Reply
    • Ashlea Wheeler

      Thanks Camila! It’s a great idea have your idea as a side project while you save up some money before taking the leap, I’m glad I could inspire you to get started 🙂

      Reply
  6. Eden

    I feel like this is my life right now. I quit my job at the beginning of the year to go back to school. During that time I decided to start blogging about my frugal lifestyle and hacks on how to save money. Now I am so passionate about blogging that I prefer to do that rather than find an office job when my school program finishes. I am hoping to start an online fashion shop in the near future. I saved up enough money while working as a safety net, but it is A LOT of hard work. But the point is to keep on pursuing it if you’re happy. Good luck in your endeavors! 🙂

    Reply
    • Ashlea Wheeler

      It’s great that you’ve found something you’re passionate about Eden, this is definitely the first step in working towards your ideal lifestyle. It’s hard work, but if it will make you happy then it’s definitely worth it in the end! Best of luck Eden! 🙂

      Reply
  7. Pauline

    Thanks for sharing. This is something I need to see. I’m feeling a bit lost right now, as in this post I just published this morning (http://prettycurious889.wordpress.com/2014/12/20/crafterpreneur-wannabe/ ).

    If I were to listen to my heart, I’ll quit my day job and start an online craft business, but I’m scared of giving up the stability in life… Reading your post gives me courage, maybe it’s wiser to follow your path – to start an online store on Etsy while not quit my job at this moment.

    Reply
    • Ashlea Wheeler

      I just read your post Pauline, looks like you were in a very similar boat to mine! I definitely think you should open an Etsy store, you already have some great photography for your products and an interesting story behind them. It costs barely anything to set up and if you don’t try it out then you’ll forever wonder whether it would have worked. I’d suggest you follow the Etsy Success blog for some tips to get started, let me know how you go with it!

      Reply
      • Celia Yarwood

        So check out seanwes.com/podcast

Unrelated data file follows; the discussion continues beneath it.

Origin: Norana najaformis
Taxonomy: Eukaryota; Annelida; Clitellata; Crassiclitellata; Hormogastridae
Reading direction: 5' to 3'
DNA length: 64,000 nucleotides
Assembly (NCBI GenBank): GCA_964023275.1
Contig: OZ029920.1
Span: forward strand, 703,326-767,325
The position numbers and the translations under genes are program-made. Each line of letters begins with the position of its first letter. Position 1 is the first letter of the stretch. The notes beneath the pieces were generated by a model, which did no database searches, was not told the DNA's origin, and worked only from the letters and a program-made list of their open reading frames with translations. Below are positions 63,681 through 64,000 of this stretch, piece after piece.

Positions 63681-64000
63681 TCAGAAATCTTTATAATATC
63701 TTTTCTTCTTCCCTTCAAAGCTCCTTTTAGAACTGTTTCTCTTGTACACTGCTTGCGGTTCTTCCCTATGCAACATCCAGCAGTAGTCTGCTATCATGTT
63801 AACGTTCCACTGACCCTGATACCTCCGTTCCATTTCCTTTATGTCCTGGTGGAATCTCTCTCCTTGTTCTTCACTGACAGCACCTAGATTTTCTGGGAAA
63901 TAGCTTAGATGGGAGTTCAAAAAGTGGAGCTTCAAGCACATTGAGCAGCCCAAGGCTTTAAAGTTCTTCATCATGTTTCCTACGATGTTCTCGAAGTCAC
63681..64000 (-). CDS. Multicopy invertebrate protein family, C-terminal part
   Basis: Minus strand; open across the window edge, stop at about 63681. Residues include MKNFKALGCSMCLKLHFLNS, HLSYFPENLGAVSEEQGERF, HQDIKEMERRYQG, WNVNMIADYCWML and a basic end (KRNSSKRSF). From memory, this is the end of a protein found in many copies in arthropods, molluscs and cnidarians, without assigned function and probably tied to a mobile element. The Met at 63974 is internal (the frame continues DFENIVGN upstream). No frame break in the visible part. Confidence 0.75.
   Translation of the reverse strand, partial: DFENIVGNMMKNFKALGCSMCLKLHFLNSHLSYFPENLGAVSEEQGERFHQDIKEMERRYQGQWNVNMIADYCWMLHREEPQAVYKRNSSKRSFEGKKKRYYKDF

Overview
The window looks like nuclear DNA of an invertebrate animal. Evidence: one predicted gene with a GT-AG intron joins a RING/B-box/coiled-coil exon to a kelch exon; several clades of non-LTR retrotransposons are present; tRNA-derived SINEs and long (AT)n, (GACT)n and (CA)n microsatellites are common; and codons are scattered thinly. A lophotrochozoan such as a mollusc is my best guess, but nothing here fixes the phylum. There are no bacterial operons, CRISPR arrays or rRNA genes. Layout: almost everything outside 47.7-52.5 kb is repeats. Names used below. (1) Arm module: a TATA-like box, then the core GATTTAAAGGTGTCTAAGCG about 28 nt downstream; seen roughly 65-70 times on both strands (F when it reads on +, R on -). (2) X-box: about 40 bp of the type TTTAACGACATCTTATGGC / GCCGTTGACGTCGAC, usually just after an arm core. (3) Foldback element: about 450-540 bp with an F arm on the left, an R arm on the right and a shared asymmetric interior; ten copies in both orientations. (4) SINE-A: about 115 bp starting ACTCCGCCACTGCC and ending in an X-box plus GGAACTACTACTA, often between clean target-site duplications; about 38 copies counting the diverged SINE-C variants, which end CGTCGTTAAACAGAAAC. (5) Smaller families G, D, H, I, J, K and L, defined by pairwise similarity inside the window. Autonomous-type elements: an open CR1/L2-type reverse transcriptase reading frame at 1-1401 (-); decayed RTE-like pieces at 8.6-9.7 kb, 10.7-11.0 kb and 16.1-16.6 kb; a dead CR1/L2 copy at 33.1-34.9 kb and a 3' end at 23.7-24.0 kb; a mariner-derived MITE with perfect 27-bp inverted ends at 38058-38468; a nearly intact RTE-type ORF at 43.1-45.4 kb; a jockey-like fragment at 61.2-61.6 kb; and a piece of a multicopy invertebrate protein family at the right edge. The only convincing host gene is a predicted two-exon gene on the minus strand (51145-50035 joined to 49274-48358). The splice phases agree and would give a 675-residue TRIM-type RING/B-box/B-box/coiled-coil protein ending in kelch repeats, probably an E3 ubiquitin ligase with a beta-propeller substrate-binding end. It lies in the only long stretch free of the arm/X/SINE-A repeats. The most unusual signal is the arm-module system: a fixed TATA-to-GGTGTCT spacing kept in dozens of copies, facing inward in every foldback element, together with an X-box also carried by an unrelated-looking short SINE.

There are so many podcasts on different areas and a lot of it is to do with entrepreneurship. I joined the community a couple months back but am saving up money again. The community is basically like-minded people to do with entrepreneurship. If you don’t have loads of time for podcasts he does youtube channel now. seanwes.com/tv and its a lot of the podcast information broken down. (I’m not promoting by the way Sean is just great and everyone needs to know about him!)

        Reply
    • Ashlea Wheeler

      I think it’s better to have realistic expectations before going ahead with taking the leap, otherwise some things might come as a bit of a shock and derail your plans! A new business takes time but is very rewarding in the long run, you should definitely give some of your ideas a try Jessica! If they don’t work out then no big deal, at least you know what will and won’t work for next time 🙂

      Reply
  8. Annemarie

    Great article. Glad I am not the only one going crazy (in a good way) over launching a blog and working on it every single second of the day, doing free stuff for it etc. You covered the points well! 🙂

    Reply
    • Ashlea Wheeler

      We’re all in this together! Working on a new blog is hard (and unpaid) work but it will definitely be rewarding in the long run. Thanks Annemarie!

      Reply
    • Ashlea Wheeler

      I don’t think I could properly function without it! I also use my local cafe to work in sometimes, so purchasing coffee is basically essential for my job 😛

      Reply
  9. Gilles Barbier

    Thanks for sharing…
    Just was “rationalized” from my former job and decided to go that way… Currently taking the time to enjoy a little things (I have as well saved a bit of money 😉 but I will definitely want to go the way you did.
    I fully agree (though for me it’s an impression, you talk about experience, quite different) that most important is a lot of hard work (there is no free ride out there), lots of discipline and lots of determination (resilience).
    Wish you all the best! And many successes
    Cheers, Gilles

    Reply
    • Ashlea Wheeler

      You’re absolutely right about there being no free ride! Working for yourself doesn’t just magically happen, it’s always the result of a few good ideas and some hard work. Discipline and determination are also key factors in making your business a success. Thanks Gilles!

      Reply
  10. Miles of Happiness

    I quit my job in 2012 to travel for six months, then it was impossible to get a job after that. Crisis, classic. The people I met proposed me to hire me as a Freelance. I started to be an entrepreneur because I had no choice, and today I still think it was the best choice I ever made. It changed my life. In a good way!

    Reply
    • Ashlea Wheeler

      I don’t think I’ve known of anyone who became an entrepreneur accidentally, it just proves that many situations that may seem bad can be made into something good. That’s fantastic for you!

      Reply
  11. Ailene - @ailz01 Twitter

    G’day,

    Was inspired by this and it’s good to know that there’s someone else out there (especially in Oz) who also quit an unfufilling 9to5 job to do something she loves. Kudos to you! Love your blog.